Today, the ICJ joined 83 other human rights organizations to call the United Nations Human Rights Council to renew and strengthen the mandate of the Independent International Fact-Finding Mission (FFM) on Venezuela in its upcoming session in September, and to ensure it has adequate resources to continue its critical work.
The ICJ considers that the lack of judicial independence in the country, recently addressed by the High Commissioner and documented by ICJ during several years, presents a major obstacle to victims seeking to access effective remedies and reparation for gross human rights violations in the country. There has also been near complete impunity for those responsible for such violations. The lack of effective accountability makes the work of the FFM indispensable
Last year at its 42nd session, UN Human Rights Council established the Independent International Fact-Finding Mission with a mandate to investigate extrajudicial executions, enforced disappearances, arbitrary detentions and torture and other cruel, inhuman or degrading treatment since 2014.
The Council expressed “grave concern at the alarming situation of human rights in the Bolivarian Republic of Venezuela, which includes patterns of violations directly and indirectly affecting all human rights (…) in the context of the ongoing political, economic, social and humanitarian crisis.”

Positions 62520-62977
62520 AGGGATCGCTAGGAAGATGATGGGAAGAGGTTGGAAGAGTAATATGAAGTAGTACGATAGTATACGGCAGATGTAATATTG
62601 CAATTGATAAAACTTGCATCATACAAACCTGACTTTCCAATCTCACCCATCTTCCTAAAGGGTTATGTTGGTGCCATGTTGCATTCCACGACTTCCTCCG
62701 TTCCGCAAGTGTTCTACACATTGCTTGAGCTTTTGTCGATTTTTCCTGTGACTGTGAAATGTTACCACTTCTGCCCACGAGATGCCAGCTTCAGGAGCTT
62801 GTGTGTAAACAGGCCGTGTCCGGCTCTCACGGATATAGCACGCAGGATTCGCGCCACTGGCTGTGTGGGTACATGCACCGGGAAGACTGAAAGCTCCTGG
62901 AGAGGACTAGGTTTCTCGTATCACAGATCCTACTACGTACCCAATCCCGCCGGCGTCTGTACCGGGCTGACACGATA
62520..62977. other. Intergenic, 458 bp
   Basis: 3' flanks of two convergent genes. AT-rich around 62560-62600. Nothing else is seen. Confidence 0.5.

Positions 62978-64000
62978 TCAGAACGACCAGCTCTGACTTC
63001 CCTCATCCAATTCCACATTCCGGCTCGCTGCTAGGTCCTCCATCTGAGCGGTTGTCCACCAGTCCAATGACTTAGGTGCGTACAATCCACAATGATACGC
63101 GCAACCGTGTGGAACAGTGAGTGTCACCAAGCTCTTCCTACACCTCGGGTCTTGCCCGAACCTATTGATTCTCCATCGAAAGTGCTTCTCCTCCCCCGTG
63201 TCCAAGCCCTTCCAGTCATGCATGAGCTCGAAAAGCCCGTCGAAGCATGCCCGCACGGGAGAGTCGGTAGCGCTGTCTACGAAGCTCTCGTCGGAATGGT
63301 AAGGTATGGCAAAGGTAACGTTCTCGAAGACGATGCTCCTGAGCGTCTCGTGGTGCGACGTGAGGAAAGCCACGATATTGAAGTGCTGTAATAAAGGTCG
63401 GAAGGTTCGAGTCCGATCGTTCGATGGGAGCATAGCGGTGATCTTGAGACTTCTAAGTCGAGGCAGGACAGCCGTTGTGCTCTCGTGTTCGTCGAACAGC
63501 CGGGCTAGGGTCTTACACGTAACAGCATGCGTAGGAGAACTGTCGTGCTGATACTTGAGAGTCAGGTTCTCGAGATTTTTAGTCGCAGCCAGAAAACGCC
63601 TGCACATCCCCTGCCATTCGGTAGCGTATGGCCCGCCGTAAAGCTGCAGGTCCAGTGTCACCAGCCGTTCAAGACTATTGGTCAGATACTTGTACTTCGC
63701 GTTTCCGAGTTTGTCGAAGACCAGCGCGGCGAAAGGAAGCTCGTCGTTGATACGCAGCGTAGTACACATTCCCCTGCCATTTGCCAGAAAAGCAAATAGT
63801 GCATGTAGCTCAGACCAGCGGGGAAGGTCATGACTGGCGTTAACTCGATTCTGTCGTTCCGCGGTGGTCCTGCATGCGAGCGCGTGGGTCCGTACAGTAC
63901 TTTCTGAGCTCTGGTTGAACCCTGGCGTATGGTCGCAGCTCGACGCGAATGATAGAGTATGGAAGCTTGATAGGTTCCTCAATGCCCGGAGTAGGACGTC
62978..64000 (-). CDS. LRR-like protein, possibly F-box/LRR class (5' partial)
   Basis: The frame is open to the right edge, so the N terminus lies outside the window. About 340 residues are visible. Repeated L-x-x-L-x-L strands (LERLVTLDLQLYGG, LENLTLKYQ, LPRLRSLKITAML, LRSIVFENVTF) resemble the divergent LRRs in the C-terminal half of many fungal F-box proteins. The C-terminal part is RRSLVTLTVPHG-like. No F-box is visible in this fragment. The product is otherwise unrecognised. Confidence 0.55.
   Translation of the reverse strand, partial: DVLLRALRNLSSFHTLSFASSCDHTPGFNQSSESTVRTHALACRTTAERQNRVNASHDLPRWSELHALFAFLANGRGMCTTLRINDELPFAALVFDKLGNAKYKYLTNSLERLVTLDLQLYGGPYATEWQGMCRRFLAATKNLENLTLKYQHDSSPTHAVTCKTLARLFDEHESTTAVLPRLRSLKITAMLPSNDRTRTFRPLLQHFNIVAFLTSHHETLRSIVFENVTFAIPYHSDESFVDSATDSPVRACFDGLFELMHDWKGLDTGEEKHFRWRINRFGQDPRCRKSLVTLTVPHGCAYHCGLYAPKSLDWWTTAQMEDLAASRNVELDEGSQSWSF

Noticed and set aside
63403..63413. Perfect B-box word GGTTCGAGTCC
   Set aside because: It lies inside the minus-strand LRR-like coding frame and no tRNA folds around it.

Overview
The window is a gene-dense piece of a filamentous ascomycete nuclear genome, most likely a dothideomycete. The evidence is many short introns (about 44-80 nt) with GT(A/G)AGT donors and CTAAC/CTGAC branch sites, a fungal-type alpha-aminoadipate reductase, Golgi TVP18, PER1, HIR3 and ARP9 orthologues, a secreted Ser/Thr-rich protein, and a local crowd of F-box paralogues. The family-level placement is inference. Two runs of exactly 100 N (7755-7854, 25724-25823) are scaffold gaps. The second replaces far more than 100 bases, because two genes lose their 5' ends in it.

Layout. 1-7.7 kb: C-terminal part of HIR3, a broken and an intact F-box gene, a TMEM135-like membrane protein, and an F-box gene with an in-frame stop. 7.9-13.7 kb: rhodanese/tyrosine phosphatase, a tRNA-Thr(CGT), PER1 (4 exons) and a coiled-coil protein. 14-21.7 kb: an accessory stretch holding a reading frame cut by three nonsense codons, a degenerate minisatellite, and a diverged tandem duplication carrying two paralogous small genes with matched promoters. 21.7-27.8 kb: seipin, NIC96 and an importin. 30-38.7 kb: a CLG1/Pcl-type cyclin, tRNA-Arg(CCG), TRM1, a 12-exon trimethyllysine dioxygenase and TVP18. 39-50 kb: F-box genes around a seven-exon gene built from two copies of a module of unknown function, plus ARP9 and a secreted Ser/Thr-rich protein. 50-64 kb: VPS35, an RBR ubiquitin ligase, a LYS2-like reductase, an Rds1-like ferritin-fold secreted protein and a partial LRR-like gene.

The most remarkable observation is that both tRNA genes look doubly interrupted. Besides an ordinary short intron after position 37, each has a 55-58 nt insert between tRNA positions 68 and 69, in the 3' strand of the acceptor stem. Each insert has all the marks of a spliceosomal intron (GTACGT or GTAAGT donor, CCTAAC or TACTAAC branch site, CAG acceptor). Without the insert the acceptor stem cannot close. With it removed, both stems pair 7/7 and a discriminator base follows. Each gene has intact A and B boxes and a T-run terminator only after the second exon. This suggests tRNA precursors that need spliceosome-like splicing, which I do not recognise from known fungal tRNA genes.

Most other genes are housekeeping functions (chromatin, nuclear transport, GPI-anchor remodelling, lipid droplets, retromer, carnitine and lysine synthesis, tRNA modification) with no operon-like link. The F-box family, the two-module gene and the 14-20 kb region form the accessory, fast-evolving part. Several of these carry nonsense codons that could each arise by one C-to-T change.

The FFM’s first report is expected to be presented at the Council’s next session scheduled for 14 September to 6 October.
The NGO joint statement stressed that the report “will mark an important first step on the path to accountability in Venezuela through the documentation of the participation of those suspected of criminal responsibility. It is critical that the Human Rights Council respond meaningfully to the findings and recommendations in the report”.
The ICJ notes that the COVID-19 pandemic has engendered further stresses on the human rights situation. The United Nations Office for the Coordination of Humanitarian Affairs (OCHA) reported in July 2020 that an “assessment of water, hygiene and sanitation (WASH) conditions in 17 hospitals conducted by PAHO/WHO in 2019 found that 88.3 per cent of the assessed hospitals present a high risk that hygiene and sanitary conditions pose a health risk to patients and staff; the rest face a medium risk.”
The joint statement is available here.AdvocacyNewsWeb stories